Very early Blur tonight. In what I think is their first session at the BBC, five months after the band were signed by Food Records and two months before the release of their debut single, She’s So High, which came out in October. They had just concluded a tour of the UK, opening for The Cramps and were woodshedding songs which would eventually become part of their debut album the following year. This session was for Mark Goodier and was recorded on August 10, 1990.
Blur, along with Oasis, Stone Roses Suede and Pulp, formed the nucleus of what became known as Britpop but began life as an extension of Madchester and Shoegaze. Although the term Britpop is cringeworthy and just sounds cheesy, it was an acknowledged genre which a number of bands were ascribed to, in a way of signifying something new was afoot.
And new it was. Following in the steps of Madchester, Britpop took it a few steps further. Distancing itself from Grunge and concentrating on tightly structured pop tunes, but with the extra added dash of Psychedelia and Shoegaze added to the mix, and in doing so, brought Alternative Rock into the mainstream.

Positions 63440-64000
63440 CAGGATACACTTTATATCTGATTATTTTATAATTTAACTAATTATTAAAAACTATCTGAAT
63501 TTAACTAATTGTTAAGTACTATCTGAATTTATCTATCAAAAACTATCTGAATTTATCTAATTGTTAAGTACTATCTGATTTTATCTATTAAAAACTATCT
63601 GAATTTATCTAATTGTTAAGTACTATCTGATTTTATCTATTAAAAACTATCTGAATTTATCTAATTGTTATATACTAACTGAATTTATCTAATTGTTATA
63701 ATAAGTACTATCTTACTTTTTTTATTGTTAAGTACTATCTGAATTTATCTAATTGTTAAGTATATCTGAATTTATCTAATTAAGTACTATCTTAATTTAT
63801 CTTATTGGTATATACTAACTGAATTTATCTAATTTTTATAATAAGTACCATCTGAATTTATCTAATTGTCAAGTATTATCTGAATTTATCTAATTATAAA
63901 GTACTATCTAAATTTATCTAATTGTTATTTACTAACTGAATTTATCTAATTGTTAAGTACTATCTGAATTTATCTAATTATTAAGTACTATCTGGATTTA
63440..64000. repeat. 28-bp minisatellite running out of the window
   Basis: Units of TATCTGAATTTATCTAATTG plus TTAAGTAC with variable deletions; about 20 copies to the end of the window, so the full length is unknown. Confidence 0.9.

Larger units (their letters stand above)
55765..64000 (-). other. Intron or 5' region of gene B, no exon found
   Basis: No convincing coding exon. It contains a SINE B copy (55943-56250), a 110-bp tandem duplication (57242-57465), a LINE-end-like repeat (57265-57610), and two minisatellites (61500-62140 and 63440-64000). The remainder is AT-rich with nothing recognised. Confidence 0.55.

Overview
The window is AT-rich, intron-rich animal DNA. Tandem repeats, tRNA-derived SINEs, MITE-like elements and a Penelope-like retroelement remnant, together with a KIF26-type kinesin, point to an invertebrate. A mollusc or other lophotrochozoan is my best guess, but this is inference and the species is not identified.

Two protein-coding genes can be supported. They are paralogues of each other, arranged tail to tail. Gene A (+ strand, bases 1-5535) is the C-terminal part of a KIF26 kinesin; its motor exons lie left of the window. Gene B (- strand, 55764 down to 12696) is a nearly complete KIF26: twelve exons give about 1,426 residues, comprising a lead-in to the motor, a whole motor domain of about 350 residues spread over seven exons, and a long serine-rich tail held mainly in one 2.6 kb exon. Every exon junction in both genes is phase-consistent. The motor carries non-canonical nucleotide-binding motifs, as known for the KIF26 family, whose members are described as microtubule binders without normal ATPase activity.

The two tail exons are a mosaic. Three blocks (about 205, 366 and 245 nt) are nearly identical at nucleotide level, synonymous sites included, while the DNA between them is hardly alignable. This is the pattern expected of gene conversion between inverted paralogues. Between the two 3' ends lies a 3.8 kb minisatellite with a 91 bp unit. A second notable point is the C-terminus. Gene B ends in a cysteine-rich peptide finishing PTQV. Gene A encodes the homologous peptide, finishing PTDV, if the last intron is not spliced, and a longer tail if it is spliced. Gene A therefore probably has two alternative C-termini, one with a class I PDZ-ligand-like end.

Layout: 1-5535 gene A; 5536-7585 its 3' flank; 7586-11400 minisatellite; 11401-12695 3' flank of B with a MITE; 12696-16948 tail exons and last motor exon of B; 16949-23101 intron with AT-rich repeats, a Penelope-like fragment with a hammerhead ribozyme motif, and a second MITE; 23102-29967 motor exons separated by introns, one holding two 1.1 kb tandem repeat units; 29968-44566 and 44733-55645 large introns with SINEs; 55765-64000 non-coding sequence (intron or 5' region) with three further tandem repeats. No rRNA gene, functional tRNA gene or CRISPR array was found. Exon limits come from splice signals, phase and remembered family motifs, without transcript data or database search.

But at the time of this session, Blur were still finding their way; testing the waters and figuring out what worked and what didn’t. They were still very much a band in transition – still close to Shoegaze in style and execution, but trying to work in Pop structure and sensibility.
To me, Blur will always be synonymous with what was engaging and memorable about the 90s. That there was an alleged feud between the band and Oasis always struck me as a marketing ploy and somewhat bogus, it still made for good newspaper and magazine copy and was good fodder for interviews.
But the fact of the matter was, these bands were changing musical tastes and doing it in a way which made each new single, ep or album release an anticipated event.
If you missed the formative days of Blur, this Mark Goodier session should supply some additional insights to a band still very much active and relevant.
Play loud and be amazed.